5 Reasons to Journal

by Simon Forsyth

When it comes to journaling, common questions can be things like ‘How do I it?’, ‘What’s it meant to look like?’, and ‘How often should I write?’. Though these are all perfectly natural and reasonable things to wonder, sometimes our desire to know how something is ‘meant’ to be done can overshadow the question of why you would want to do it to begin with. If I’m flicking through a cookbook, I want the picture of a cake or the little blurb about it to help me decide why I would want to make this one over all the others on offer, with the how-to of it coming after. With that in mind, I’ve made a list of five possible reasons why someone might like to try out journaling, connecting with the motivation to do before the ‘hows?’ start crowding round. And if you’re already a journaler, do these reasons match yours?


It’s creative: We all have the ability to create and be creative – this isn’t limited to a lucky few that seem to have been bestowed a magical gift that no one else can aspire to. Writing a single sentence in a journal is a creative act – where there was once a blank page, there is now a string of words, however long or short that might be. Boom! You created that. In this way, a journal can help you meet parts of yourself that you might feel closed off from or possibly think aren’t even there. The more you experiment with journaling, the more creative you can be with it, and because it’s not on a public forum like social media, you can remove any sense of pressure to be ‘perfect,’ witty, diplomatic or whatever else you might possibly feel self-conscious about in other settings – the way you create in your journal is by you, for you, and doesn’t have to be measured against any external standards. This is a freeing proposition!


It’s flexible: A journal can live on a bookshelf or travel the world with you. It’s available 24/7 and you don’t need an appointment. The way you use it is for you to decide whenever you go to write, with no rules or protocols to adhere to, unless you’ve decided on them yourself. If you want to go all-in with a deep and meaningful reflection, you can. If you want to doodle or jot down random thoughts or nonsense, you can do that too. Your journal doesn’t need or expect uniformity in how you use it. Resources like Kathleen Adams’ ‘Journal to the Self’ book and workshop (which I’m chuffed to be a facilitator of!) present multiple techniques that can be used for journaling, and you can mix and match as much as you want. You can write for five minutes or an hour, or simply until you feel like you’re done (and you don’t need to politely end the conversation if you just want out after a while). You can choose to keep what you write private, or you can choose to share it, or some version of it, with another person, if you feel that might be useful for you. Your journal is open to it all and will never ask you for anything in return.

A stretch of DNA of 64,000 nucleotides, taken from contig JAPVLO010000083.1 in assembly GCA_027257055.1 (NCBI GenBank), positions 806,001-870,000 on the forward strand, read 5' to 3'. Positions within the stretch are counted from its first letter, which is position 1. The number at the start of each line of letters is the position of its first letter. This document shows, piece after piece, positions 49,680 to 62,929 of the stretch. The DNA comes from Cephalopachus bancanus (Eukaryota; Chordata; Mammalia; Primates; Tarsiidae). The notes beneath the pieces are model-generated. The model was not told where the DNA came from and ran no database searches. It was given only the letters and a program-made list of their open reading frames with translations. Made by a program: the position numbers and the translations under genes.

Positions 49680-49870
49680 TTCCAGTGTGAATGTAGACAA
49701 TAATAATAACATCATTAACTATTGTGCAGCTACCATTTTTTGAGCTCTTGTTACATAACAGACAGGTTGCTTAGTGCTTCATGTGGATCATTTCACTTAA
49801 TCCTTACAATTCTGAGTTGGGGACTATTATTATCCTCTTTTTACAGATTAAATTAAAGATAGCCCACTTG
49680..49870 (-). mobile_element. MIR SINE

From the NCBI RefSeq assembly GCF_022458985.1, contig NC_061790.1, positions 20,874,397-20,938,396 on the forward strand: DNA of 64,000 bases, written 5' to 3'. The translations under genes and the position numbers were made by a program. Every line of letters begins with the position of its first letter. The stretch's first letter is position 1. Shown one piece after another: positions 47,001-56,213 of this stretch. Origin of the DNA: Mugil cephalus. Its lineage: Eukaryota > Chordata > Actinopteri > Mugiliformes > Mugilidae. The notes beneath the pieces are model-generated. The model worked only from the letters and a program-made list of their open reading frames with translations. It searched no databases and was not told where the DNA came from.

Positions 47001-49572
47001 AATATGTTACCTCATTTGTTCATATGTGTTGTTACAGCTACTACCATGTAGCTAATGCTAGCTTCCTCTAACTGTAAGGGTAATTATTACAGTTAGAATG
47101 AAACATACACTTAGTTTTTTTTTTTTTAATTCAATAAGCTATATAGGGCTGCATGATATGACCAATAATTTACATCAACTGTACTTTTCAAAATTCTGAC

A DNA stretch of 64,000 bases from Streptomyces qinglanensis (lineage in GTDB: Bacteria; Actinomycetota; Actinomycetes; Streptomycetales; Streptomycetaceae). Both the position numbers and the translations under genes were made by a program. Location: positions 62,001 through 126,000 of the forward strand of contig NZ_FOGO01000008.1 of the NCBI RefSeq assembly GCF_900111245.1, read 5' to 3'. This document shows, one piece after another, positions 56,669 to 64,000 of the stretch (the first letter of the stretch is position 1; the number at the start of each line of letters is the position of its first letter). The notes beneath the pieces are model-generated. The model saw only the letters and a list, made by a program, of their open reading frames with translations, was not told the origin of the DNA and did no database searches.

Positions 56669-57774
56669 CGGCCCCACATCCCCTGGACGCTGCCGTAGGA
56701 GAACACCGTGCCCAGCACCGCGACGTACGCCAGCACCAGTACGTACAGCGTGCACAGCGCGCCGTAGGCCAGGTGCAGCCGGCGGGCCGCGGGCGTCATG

It lets you express all of you: If you look for images of journal-writing online, chances are you’ll come across a visual of someone looking like they’re having the best time with their pen and paper, curled up on a cosy couch, mug of tea beside them. What bliss! Journaling can sometimes look like this, yes, but what if you’re going through the wringer, scrambling for answers to something painful, just wanting to get your thoughts out, in all their messiness and confusion? These are the moments that don’t tend to get drawn on for photoshoots, but they are real, and the journal will be ready and waiting to be a containing space for all of it – the joy and good of life and the awful, maddening times; the you that is content and optimistic and loved up, and the you that is disillusioned and angry and spiteful and full of contradictions. The journal is an equal-opportunities employer when it comes to you and your feelings and you never need to censor who are you or how you’re feeling in that moment when you write. Being able to express ourselves authentically like this can be deeply comforting and cathartic.


It can be a refuge: Sometimes we can feel like we’re being swept along by the current of life, perhaps without a sense of how far we’ve gone from shore or how long it will take for us to get back to dry land. When you write in a journal, even if it’s just for a few minutes, you have the opportunity to anchor back into yourself. This won’t necessarily mean that you then re-emerge to find that the waves have magically died down, but giving yourself that space and time to connect with your inner world and simply being curious around what that landscape is looking like may help tap into a greater sense of calm, compassion, capability or control. If you are someone that finds the idea of meditation/mindfulness difficult, journaling can offer a similar internal haven for checking in with yourself.


It highlights patterns and precedents: We all have the capacity to find ourselves seemingly stuck in the same patterns and cycles, and this may come with a feeling of bafflement or even despair (‘HOW do I keep falling into this same hole?!’). The journal can be a powerful tool for noticing the ways in which we can end up in familiar and sometimes uncomfortable places, potentially giving insight around the who/what/when/where/how’s of these. Knowledge is power, and the more awareness we have around our own go-to behaviours in certain situations (many of which we’ll wander towards quite unconsciously), the more opportunity we have to be compassionately curious around how we might be able to do something different. Your journal can also highlight precedents of positive change, reminding us of our ability to challenge the status quo and offering encouragement.




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